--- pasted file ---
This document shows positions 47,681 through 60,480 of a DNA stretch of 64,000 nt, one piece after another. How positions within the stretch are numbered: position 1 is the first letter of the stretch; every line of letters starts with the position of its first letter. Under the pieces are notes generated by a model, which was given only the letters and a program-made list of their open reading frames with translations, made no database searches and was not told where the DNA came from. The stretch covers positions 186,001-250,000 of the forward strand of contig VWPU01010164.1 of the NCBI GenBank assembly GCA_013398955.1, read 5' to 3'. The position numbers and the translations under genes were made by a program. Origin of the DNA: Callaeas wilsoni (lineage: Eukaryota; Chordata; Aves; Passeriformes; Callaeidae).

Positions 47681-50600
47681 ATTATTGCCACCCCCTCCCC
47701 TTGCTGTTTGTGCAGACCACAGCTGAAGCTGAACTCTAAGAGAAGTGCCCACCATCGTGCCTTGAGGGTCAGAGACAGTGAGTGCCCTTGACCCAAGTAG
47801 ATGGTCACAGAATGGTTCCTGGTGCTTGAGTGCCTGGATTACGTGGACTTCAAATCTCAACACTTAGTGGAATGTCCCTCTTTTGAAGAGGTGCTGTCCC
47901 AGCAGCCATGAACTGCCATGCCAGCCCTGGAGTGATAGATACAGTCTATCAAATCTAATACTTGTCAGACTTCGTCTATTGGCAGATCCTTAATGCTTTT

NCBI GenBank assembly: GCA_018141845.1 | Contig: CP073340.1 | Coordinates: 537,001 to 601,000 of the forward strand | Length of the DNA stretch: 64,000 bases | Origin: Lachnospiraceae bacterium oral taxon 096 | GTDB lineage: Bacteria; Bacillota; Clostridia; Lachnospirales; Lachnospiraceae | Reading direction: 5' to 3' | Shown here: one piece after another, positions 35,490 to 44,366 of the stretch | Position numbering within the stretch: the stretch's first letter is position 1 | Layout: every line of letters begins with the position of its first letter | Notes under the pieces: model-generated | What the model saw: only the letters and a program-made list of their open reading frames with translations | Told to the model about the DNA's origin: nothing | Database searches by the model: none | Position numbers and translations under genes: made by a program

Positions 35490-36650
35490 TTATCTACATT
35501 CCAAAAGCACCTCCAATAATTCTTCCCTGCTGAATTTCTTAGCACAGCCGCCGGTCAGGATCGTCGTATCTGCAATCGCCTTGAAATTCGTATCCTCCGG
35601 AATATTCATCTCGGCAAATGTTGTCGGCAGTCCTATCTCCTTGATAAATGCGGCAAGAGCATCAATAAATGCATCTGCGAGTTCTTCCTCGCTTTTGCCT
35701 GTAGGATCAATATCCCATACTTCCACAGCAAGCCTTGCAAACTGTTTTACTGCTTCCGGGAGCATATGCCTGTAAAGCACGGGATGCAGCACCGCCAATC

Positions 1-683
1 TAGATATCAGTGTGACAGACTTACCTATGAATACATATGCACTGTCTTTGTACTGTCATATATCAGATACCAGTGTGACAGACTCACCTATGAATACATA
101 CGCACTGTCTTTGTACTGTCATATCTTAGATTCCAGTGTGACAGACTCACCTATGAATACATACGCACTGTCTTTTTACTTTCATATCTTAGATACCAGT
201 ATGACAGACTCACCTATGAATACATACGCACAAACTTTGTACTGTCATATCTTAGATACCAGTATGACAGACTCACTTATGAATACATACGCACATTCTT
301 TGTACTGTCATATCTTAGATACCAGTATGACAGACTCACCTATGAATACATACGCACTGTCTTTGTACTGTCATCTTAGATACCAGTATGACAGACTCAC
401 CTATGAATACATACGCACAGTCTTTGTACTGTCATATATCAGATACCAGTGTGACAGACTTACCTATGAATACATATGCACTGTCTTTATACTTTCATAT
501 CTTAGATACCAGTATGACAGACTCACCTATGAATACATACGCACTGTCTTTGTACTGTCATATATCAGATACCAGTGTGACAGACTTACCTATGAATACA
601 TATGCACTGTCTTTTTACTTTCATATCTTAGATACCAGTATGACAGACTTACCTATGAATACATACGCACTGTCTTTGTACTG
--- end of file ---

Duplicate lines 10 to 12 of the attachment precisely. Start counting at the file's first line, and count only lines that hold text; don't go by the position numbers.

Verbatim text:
35501 CCAAAAGCACCTCCAATAATTCTTCCCTGCTGAATTTCTTAGCACAGCCGCCGGTCAGGATCGTCGTATCTGCAATCGCCTTGAAATTCGTATCCTCCGG
35601 AATATTCATCTCGGCAAATGTTGTCGGCAGTCCTATCTCCTTGATAAATGCGGCAAGAGCATCAATAAATGCATCTGCGAGTTCTTCCTCGCTTTTGCCT
35701 GTAGGATCAATATCCCATACTTCCACAGCAAGCCTTGCAAACTGTTTTACTGCTTCCGGGAGCATATGCCTGTAAAGCACGGGATGCAGCACCGCCAATC